“I am Nidhi Razdan, not a Harvard professor.” These words from a blog, written on Jan. 16, by the Indian television journalist went somewhat viral on Indian Twitter over the weekend.
Razdan, a prominent anchor who worked with New Delhi-based English language TV news channel NDTV 24X7, announced over the weekend that she was a victim of a “serious phishing attack”. She said she was led to believe that she was offered an associate professor role at Harvard University. The job never existed.
What followed is a story that journalists, cybersecurity experts and even conspiracy theorists online are still trying to decode.
On Jan. 15 and 16, Razdan published two sets of statements to “set the record straight” about what she went through. In June 2020, Razdan had publicly announced that she was leaving her NDTV job, which she had held for 21 years, for a “terrific opportunity” as an associate professor at Harvard. Her announcement made it to national news.
Several digital media outlets published Nidhi Razdan's announcement to leave her network and join Harvard as an associate professor.
In one of the statements released on Jan. 16, Razdan said she was contacted by someone who claimed to be from Harvard. According to Razdan, an online search made her believe that it was a journalism faculty position at the University’s Extension School which has hired working journalists in the past. She submitted her resume and gave a 90-minute online interview. “I believed I fit this profile,” she recounted in one of the statements, adding that the offer letter, the letterhead and the university insignia looked genuine.
Her former colleagues at NDTV sent recommendation letters too. Sonia Singh, an editorial director at NDTV, tweeted that she was one of those people. “I gave Nidhi a recommendation as well and received an extremely genuine seeming university link to upload this,” she said in the tweet.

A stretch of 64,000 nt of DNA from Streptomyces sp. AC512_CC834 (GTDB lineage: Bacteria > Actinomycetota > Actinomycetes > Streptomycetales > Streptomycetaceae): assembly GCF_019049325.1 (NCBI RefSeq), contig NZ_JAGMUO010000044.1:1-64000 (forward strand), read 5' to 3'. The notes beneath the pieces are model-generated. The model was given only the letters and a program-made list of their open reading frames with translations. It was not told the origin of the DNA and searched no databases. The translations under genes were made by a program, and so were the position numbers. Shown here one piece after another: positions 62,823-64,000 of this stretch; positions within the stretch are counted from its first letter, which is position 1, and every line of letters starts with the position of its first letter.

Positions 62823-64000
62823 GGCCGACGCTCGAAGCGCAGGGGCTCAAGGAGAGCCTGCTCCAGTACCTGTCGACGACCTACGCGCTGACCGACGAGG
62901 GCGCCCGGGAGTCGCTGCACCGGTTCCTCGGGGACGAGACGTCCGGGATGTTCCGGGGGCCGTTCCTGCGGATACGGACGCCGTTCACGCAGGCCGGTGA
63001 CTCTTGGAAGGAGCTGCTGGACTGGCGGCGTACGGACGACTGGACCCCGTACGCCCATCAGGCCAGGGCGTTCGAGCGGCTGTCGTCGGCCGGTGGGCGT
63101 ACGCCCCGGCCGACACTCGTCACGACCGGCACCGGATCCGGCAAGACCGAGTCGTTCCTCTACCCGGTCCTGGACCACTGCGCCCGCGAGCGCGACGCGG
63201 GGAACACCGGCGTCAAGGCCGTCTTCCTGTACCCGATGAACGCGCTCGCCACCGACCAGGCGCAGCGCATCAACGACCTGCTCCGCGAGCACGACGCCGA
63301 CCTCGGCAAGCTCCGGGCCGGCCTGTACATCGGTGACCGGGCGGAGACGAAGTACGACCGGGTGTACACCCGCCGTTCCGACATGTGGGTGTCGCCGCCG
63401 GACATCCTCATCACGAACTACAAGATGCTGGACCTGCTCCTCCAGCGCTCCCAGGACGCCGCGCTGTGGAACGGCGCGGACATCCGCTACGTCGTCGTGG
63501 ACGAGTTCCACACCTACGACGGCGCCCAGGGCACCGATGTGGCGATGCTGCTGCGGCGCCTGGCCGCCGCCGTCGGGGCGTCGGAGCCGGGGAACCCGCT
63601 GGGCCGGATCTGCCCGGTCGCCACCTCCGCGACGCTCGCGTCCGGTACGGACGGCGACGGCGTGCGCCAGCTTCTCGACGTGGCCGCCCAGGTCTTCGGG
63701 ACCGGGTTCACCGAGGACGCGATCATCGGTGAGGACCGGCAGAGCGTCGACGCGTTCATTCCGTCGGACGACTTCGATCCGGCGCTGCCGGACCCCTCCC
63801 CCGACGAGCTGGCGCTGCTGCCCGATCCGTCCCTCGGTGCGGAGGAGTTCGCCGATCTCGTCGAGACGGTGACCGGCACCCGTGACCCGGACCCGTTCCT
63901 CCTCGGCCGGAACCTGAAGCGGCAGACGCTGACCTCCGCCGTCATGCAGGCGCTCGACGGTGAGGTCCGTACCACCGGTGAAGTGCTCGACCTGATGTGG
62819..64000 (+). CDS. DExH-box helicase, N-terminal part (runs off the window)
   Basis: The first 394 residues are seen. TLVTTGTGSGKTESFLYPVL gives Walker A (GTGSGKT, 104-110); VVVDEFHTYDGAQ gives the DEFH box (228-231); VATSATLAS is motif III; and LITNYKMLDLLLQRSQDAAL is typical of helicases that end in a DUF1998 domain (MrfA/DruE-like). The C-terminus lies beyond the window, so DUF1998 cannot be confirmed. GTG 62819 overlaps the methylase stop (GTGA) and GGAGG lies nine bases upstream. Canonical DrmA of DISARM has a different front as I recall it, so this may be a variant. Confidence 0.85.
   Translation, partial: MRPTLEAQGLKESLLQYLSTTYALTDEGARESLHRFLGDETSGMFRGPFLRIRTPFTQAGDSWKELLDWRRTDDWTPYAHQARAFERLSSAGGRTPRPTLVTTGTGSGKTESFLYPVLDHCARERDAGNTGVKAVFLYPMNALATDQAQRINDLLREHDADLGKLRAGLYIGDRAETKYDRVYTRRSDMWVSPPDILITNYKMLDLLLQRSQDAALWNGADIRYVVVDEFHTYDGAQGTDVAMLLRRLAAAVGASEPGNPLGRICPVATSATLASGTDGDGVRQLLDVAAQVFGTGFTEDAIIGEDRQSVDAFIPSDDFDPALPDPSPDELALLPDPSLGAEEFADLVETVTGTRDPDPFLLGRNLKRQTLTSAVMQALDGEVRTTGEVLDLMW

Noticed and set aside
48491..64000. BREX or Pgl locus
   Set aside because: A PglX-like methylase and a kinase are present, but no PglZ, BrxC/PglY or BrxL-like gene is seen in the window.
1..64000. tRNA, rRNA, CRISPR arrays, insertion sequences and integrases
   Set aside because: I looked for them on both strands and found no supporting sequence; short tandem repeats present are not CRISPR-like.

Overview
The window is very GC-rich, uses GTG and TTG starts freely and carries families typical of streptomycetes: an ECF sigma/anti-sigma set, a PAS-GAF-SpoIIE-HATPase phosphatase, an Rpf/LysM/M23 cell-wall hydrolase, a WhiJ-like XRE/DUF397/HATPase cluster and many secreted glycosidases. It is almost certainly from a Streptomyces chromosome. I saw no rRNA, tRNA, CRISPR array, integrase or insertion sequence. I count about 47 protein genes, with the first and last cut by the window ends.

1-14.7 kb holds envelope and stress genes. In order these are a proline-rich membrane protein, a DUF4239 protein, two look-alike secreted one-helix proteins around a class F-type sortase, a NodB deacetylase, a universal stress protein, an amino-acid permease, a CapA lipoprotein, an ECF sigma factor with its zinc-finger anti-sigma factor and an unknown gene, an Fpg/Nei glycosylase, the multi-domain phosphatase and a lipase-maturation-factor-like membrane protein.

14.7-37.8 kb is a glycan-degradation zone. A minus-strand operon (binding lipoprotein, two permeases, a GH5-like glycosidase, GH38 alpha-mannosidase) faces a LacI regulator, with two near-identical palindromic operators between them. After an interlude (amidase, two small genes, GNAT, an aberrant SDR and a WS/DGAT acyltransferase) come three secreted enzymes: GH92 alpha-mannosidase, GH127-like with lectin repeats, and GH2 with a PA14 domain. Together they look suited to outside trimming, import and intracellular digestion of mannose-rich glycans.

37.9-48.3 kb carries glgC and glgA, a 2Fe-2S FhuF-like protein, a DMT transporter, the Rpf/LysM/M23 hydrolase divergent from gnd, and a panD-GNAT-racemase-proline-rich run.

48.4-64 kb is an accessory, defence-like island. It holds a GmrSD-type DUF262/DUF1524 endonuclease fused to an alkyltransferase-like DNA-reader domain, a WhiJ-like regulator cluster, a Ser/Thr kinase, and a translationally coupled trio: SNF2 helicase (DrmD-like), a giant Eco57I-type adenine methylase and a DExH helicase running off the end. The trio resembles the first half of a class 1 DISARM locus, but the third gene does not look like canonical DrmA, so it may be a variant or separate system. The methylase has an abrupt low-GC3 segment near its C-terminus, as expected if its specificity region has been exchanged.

Over the next few months, Razdan claimed that while she figured out her work visa, she quit her job and was told the classes were delayed until Jan. 2021 because of COVID-19. Furthermore, she didn’t receive her promised salary. Finally, early in January, she wrote to the office of the Dean of the Graduate School of Arts and Sciences, only to be informed that there was no record of her appointment.
Since then, she has written to Harvard to take cognisance of this phishing scam, along with filing a police complaint. “My lawyer read all the emails and realised that this was a massive phishing exercise, in all likelihood aimed at stealing my money and taking my personal data to misuse it,” she wrote.
Deputy Commissioner of Police Eish Singhal, the Public Relations Officer of Delhi Police, in the Indian capital—where Razdan is based—told VICE World News that they’ve been inundated with queries from the media to confirm the police complaint. “There is no complaint in local police stations. We’re also looking for it, but we’ve been told it might have been a cybercrime complaint,” said Singhal.
When VICE World News reached out to the Deputy Commissioner of Police (Cybercrime) Anyesh Roy, he said no police complaint has been filed.
In the meantime, the incident sent those on social media in a tizzy. Many questioned Razdan’s credibility as well as her naivety as a journalist.
Some noted how easy it is to fall for job scams in India, which is a “booming industry” in the country.
News reports routinely document stories from across the country of young people being promised fake jobs, a problem which exacerbated during the pandemic. “India’s job-fraud industry is neither new nor small, but its prospects have never looked brighter,” wrote journalist Snigdha Poonam in The Atlantic.